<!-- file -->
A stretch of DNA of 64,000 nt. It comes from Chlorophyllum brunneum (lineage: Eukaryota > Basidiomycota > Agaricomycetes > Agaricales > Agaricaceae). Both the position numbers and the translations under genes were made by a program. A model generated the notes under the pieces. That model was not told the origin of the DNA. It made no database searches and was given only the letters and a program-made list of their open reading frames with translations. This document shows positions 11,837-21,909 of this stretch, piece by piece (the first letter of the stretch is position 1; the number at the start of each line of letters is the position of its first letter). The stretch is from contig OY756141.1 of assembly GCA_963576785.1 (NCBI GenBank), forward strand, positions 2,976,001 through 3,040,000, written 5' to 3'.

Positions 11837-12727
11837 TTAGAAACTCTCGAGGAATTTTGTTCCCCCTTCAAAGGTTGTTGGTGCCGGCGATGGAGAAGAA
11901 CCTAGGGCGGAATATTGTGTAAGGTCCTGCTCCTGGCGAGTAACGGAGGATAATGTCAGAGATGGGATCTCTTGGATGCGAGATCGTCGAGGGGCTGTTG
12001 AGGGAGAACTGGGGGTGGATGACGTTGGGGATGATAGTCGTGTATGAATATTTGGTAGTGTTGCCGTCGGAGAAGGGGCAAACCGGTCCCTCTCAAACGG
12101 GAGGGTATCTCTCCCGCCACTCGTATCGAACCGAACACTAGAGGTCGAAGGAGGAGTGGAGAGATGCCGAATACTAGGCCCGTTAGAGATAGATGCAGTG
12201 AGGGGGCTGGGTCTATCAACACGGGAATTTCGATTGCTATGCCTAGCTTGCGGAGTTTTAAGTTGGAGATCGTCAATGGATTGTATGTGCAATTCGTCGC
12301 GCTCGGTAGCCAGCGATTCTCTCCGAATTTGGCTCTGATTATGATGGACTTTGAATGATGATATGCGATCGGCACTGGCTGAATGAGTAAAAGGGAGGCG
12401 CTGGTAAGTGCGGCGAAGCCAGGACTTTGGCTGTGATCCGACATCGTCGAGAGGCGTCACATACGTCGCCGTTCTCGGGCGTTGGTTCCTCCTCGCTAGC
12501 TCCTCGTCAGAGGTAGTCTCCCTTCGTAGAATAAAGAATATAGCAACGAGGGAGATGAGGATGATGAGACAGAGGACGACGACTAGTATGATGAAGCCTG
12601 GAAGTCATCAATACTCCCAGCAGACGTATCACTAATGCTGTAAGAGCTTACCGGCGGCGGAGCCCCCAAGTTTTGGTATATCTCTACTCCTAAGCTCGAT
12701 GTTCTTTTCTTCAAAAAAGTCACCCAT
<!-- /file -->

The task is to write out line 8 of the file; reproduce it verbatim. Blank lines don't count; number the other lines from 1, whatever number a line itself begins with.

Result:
12301 GCTCGGTAGCCAGCGATTCTCTCCGAATTTGGCTCTGATTATGATGGACTTTGAATGATGATATGCGATCGGCACTGGCTGAATGAGTAAAAGGGAGGCG